Expect a rough day for stocks
Wall Street was negative overnight and our SPI futures tip a 79-point slide for local stocks. That would be hard to turn into a positive outcome for stocks on Friday. No new spook factor explained the 300 plus point fall in the Dow with inflation linked to shortages — products and people/workers — and rising bond yields the standout stress points for stocks.
Brits show post-vax bounce
Anyone not wanting to believe that a high vaccination rate doesn’t help the economy should look at the latest growth numbers out of the UK. “Gross domestic product increased by 5.5% in the second quarter, the Office for National Statistics said, stronger than its preliminary estimate of growth of 4.8%,” Reuters reported. But the Poms do have a problem as there are now signs of a loss of momentum due to shortages of supplies and staff as the global economy reopens.
Business in the new online world
Ten years ago most of us would not have understood something called digital assets but as we buy more and more online on our phones and laptops, we now get it. But what is sellable, still can surprise.
Enter the local Immutable which Clancy Yeates of the SMH says is “joining forces with popular video-sharing app TikTok to allow fans to trade viral online videos as “non-fungible tokens” (or NFTs), a move that will result in creators being paid directly by their followers.”
And Clancy goes on: “TikTok on Friday morning announced it was making a foray into NFTs, which are unique and tradeable digital assets secured by a blockchain, a digital ledger.”
There’s still a lot to learn about the future of business in a digital world.
Victoria’s lockdown could see Woollies closures
The Australian says “supermarkets could begin shutting down dozens of stores across Melbourne as early as this weekend as Woolworths, Coles and Aldi plead with the Victorian government to ease isolation rules for staff working at exposed sites.”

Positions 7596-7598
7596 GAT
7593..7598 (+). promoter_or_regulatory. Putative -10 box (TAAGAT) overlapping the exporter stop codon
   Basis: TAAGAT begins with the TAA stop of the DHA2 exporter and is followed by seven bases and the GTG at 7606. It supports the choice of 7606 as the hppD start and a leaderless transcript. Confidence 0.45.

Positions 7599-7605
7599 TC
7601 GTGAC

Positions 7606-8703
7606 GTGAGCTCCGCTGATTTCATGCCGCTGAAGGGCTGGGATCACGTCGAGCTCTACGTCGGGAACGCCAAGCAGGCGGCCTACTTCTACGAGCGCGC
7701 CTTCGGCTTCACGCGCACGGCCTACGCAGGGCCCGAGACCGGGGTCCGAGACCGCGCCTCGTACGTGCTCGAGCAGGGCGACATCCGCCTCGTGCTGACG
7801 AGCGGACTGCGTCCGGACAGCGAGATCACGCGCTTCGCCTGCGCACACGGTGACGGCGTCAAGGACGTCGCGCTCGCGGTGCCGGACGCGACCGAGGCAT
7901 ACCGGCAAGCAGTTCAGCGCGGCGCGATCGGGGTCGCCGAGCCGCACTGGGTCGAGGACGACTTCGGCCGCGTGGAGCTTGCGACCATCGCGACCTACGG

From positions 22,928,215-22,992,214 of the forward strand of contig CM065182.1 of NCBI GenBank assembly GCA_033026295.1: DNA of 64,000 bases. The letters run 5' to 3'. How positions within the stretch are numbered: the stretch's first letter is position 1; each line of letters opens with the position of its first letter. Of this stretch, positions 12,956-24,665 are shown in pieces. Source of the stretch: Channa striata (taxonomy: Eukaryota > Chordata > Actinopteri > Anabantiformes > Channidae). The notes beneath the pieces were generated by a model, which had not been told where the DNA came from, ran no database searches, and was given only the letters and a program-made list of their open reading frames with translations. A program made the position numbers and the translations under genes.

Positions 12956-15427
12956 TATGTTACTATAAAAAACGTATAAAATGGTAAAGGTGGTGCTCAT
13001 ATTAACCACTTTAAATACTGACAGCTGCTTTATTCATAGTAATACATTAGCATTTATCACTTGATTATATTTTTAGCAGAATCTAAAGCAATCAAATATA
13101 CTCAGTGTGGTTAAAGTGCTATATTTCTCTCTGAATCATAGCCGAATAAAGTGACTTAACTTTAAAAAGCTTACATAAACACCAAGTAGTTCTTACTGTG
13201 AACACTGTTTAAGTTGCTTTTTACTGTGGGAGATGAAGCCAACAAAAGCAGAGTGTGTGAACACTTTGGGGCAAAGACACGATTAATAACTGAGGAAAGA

The problem is simple: workers can’t leave their local area to work in their jobs outside their locked-in zone. You have to wonder if a passport proving you’ve been double-jabbed would be a good idea? Good ideas will make or break the strength of the economic rebound expected to start when 80% vaccinated levels are hit, though I’m not sure if our state premiers have shown themselves to be “ideas men and women.”
Pressure on APRA to act builds
Even the foreign-based Bloomberg can read the economic tea leaves
and expects APRA to act to slowdown house prices, with the RBA not budging on
its ‘rates won’t rise until 2024’ undertaking.
“Driving the gains are record-low official interest rates, which Reserve Bank of Australia Governor Philip Lowe is expected to hold at 0.1% at the Oct. 5 meeting,” Bloomberg reports. “While Lowe cut weekly bond purchases to A$4 billion ($2.9 billion) last month, the RBA consistently has said it doesn’t expect to raise interest rates until 2024 at the earliest.”
APRA might wait until after the spring sales but lenders will be told to play hardball with borrowers and in fact investors are already seeing the bar they have to jump over to get a loan has been raised, with one bank only lending 60% of a property purchase! (See our Switzer Investing program from last night: https://switzer.com.au/the-experts/switzer-tv/hot-retail-stocks-uni-dskjyc-is-bhp-in-the-buy-zone-property-prices-up-or-down/
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